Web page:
Tenorist Sanders recorded a string of very similar, but as a series, highly distinctive albums from the mid-sixties into the early-seventies; this 1966 effort was the first. All the albums combine avant-garde improvisation with long, repetitive, world-music afro-grooves, played with lots of percussion and a miscellany of unusual folk instruments. The generally tuneless, two-chord grooves, which swirl on for ages, are a kind of superior chill-out music with a strong peace-and-love / spirituality vibe, while Sanders’ infrequent bursts of screaming are among the most ferocious and violent sounds jazz has to offer; the aim was presumably to kill the listener with shock. This particular album includes ‘Japan’, a Japanese folk song (allegedly) that Albert Ayler also recorded, and which Sanders sings: he sounds completely mad. ‘Aum’ recalls the Coltrane band of the time, and features some pioneering free-jazz electric guitar from Sonny Sharrock, before the music melts into the peaceful spirituality of ‘Venus’, one of Sanders’ best tunes. The highlight, however, is the last five minutes of ‘Upper and Lower Egypt’, a groove that epitomises the whole series, and which features screaming of an intensity that only Sanders and Ayler ever achieved.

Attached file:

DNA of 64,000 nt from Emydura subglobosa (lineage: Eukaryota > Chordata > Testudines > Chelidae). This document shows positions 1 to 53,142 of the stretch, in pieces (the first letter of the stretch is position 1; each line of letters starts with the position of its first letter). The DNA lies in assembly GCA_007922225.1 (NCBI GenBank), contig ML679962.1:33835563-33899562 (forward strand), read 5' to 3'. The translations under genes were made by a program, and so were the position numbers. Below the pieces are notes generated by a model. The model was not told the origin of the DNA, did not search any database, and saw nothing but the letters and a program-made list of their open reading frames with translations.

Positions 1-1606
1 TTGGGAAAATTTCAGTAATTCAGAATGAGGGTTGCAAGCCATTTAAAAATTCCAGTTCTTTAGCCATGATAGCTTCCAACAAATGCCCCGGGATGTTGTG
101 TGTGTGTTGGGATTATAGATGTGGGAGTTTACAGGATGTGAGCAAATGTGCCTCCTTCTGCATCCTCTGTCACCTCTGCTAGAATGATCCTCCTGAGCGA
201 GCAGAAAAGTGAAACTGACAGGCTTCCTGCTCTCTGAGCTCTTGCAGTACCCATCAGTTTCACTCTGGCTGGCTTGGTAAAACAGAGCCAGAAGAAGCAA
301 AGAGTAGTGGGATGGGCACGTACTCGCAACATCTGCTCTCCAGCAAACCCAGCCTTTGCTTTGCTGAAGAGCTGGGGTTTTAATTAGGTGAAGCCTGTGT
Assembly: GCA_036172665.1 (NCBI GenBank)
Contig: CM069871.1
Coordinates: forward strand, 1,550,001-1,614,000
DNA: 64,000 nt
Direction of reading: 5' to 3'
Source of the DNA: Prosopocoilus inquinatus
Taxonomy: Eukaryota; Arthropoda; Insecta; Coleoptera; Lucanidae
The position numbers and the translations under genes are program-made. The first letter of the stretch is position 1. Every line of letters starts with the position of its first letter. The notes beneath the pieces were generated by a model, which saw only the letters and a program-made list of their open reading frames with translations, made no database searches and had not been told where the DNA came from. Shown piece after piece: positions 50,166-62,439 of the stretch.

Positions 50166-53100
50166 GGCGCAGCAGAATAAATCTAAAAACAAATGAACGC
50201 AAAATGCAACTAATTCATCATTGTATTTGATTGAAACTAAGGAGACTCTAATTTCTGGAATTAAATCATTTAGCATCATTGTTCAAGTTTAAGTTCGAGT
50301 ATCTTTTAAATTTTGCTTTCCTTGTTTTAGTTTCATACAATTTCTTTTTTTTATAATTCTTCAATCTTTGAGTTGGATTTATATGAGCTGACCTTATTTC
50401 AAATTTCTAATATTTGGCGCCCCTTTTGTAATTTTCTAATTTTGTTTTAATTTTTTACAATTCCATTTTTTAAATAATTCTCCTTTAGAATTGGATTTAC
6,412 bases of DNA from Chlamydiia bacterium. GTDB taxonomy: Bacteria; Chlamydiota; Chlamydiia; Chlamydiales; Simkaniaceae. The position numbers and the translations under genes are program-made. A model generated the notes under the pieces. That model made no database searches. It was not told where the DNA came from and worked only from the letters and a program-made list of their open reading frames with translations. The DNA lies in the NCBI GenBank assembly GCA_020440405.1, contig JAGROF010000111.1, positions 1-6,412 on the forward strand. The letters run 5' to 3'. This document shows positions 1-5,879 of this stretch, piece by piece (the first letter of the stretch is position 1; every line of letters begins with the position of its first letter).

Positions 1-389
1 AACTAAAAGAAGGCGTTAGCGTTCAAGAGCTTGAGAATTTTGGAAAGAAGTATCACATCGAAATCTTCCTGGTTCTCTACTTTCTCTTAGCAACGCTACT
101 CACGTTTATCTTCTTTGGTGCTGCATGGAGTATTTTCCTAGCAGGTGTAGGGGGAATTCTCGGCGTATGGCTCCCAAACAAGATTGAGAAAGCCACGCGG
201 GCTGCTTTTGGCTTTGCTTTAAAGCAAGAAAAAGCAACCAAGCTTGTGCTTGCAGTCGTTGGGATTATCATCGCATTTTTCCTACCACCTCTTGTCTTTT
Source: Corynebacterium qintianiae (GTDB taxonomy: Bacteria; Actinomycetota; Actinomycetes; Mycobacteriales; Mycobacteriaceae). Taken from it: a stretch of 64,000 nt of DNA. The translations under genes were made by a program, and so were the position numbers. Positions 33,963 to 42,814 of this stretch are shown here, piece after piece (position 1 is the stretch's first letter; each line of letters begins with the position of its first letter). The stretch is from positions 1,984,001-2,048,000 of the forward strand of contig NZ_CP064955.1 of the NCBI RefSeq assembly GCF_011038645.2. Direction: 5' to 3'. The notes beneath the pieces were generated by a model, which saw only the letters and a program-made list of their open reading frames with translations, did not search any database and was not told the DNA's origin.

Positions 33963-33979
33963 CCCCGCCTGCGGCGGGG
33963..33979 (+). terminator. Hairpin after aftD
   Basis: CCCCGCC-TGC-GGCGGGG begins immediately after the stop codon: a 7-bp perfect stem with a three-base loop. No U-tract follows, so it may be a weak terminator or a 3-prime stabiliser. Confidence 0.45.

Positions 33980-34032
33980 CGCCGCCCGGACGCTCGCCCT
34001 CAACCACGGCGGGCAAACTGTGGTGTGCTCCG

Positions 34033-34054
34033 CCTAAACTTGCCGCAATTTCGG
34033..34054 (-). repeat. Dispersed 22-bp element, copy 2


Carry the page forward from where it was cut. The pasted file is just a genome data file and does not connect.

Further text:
The huge, warbling sound of Cecil McBee’s bass and Lonnie Liston Smith’s keyboards feature prominently on this 1971 album, as does Sanders’ soprano. The highly atmospheric opening track, ‘Astral Travelling’, with birds singing and Pharoah’s soprano sounding particularly gorgeous, is unusually structured for one of these albums, both melodically and harmonically. Even more memorable, however, is the apocalyptic Egypto-fury of ‘Red, Black and Green’; the tenor comes out and all hell breaks loose.